Try to view these assumptions from other perspectives and consider whether you are still so confident about their universal validity. but to use it wittingly rather than unwittingly. usually our learners. to think of some assumptions in teaching that you have unquestioningly accepted. Cambridge Seeing teaching and learning through different ‘lenses’ The next step for critical reflection is to extend the technique further and look at our teaching more systematically through a range of perspectives other than our own. values and assumptions to interpret the teaching events and settings. the point is certainly not to abandon it. Remember that each of them must also be using their beliefs. 'Hunting assumptions' is a technique that helps you more fully examine the potential of any teaching method. It will be important to find out how other people view aspects of teaching and learning and to compare these views with your own. values. J C and Lockhart C (1994) Reflective Teaching in Second Language Classrooms CUP. . Conversely it also helps us to reconsider techniques that might currently be less fashionable. not necessarily to reject it. but to illuminate the limitations of teaching methods that we have unquestioningly been using. but may nonetheless have merit. It might be useful now. either on your own or with colleagues. Apart from our own personal beliefs.Reflecting on Assumptions Illuminating limitations The result of this assumption-challenging exercise is not to be dispiriting ('can we be confident about anything in teaching?'). What should you do with a 'hunted assumption'? Once an assumption has been hunted down. The different views of teachers and learners about learning ‘reinforce the importance of clarifying to learners the assumptions underlying teachers’ classroom practices. Assumptions and social context Every teaching event takes place in a social setting that involves the subjectivities of others. Brookfield uses the word ‘lenses’. or accommodating classroom practices to match them more closely to students’ expectations' (Richards and Lockhart 1994:35) The consequences of not doing this are likely to be misunderstanding and mistrust on the part of both teachers and learners’ Richards.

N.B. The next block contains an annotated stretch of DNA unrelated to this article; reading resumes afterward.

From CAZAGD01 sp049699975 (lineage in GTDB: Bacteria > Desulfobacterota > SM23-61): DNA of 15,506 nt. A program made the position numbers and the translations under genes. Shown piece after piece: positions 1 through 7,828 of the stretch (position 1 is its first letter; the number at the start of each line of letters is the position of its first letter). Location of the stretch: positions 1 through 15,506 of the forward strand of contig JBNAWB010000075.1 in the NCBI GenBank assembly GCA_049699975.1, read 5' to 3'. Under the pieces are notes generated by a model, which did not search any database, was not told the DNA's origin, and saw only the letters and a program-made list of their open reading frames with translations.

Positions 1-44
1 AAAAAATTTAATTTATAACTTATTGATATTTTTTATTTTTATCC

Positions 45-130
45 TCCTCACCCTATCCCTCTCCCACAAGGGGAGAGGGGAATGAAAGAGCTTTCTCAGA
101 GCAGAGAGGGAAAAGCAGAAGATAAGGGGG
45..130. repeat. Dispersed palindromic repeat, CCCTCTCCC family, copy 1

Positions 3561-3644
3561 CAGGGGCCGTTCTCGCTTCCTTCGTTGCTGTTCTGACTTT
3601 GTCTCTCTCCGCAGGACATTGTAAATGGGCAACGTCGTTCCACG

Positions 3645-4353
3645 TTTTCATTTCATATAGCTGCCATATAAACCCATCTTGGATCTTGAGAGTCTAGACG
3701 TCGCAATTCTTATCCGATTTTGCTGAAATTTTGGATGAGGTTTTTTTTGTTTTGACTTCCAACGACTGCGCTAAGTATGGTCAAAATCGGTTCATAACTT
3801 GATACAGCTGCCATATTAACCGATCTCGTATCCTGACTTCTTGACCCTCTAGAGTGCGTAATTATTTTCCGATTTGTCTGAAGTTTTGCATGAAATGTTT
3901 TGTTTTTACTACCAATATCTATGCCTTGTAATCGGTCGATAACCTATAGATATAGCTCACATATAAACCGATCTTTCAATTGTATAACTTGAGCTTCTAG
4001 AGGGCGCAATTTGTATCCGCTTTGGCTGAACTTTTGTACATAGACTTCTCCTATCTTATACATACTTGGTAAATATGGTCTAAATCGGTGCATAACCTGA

Target a specific area of studying (taking notes. learning from lectures. former or future students. counsellors.). there are three other main ‘lenses’: students'. • • • • Consider how you will cater for differences in preference of learning strategies among class members. psychologists. other lay people. consider why you would not use these strategies yourself. They should try to say why they find particular strategies effective. or ask them to come up with their own strategies (for an example of questions you can frame them around your target area.see the University of Birmingham’s 4S programme. Ask them to work on this in small groups to compare and contrast their ideas. Try investigating approaches to learning directly with your students. or from your prepared list). Viewing our teaching from these perspectives can illuminate and further inform our practice.. especially in the light of explanations given by the students. They should rank these in order of usefulness. There are other perspectives you may also want to consider: employers. e. or between the students and your own beliefs about approaches that facilitate learning. assumptions and expectations about learning. Where the students’ methods conflict with your own beliefs. quality assurance personnel. and theoretical literature. The student ‘lens’ for viewing teaching and learning If you become more aware of your students’ beliefs. Open discussion to the whole group and take brief notes (or record the discussion). Ask the groups to highlight any disagreements over the usefulness of strategies and why they have differing views.g.assumptions and experiences.. writing essays . Either frame a few questions to elicit the students’ ideas. . The University of Birmingham’s Guide to Effective Learning site gives links to other universities’ Study Skills materials Method • Set aside 15-20 minutes of class time to ask students what learning strategies or techniques they normally use when studying (either self-generated. mentors. colleagues'. Go through their responses on your own later and decide which of the strategies suggested by the students support your own beliefs about how your subject can be learned effectively. coaches. funders or similar stakeholders. experts in other communications or interpersonal fields. you will be able to take appropriate action where any conflicting beliefs are identified.